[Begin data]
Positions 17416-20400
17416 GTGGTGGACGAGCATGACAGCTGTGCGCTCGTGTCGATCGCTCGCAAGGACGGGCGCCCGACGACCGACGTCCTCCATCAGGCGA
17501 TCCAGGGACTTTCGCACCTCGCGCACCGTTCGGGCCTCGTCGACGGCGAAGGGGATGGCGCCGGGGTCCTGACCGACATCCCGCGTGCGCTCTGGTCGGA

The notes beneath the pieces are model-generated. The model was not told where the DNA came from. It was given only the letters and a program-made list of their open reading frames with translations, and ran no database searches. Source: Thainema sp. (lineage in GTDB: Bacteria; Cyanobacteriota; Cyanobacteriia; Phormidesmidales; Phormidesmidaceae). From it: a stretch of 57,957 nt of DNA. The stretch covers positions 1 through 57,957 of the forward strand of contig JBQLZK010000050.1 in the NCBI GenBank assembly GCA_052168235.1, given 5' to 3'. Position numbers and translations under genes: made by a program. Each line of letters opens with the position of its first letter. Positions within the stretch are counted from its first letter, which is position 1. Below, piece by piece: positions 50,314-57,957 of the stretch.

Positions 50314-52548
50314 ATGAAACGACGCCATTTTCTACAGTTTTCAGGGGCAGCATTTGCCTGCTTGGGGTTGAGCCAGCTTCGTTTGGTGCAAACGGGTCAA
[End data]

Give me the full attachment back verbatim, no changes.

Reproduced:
Positions 17416-20400
17416 GTGGTGGACGAGCATGACAGCTGTGCGCTCGTGTCGATCGCTCGCAAGGACGGGCGCCCGACGACCGACGTCCTCCATCAGGCGA
17501 TCCAGGGACTTTCGCACCTCGCGCACCGTTCGGGCCTCGTCGACGGCGAAGGGGATGGCGCCGGGGTCCTGACCGACATCCCGCGTGCGCTCTGGTCGGA

The notes beneath the pieces are model-generated. The model was not told where the DNA came from. It was given only the letters and a program-made list of their open reading frames with translations, and ran no database searches. Source: Thainema sp. (lineage in GTDB: Bacteria; Cyanobacteriota; Cyanobacteriia; Phormidesmidales; Phormidesmidaceae). From it: a stretch of 57,957 nt of DNA. The stretch covers positions 1 through 57,957 of the forward strand of contig JBQLZK010000050.1 in the NCBI GenBank assembly GCA_052168235.1, given 5' to 3'. Position numbers and translations under genes: made by a program. Each line of letters opens with the position of its first letter. Positions within the stretch are counted from its first letter, which is position 1. Below, piece by piece: positions 50,314-57,957 of the stretch.

Positions 50314-52548
50314 ATGAAACGACGCCATTTTCTACAGTTTTCAGGGGCAGCATTTGCCTGCTTGGGGTTGAGCCAGCTTCGTTTGGTGCAAACGGGTCAA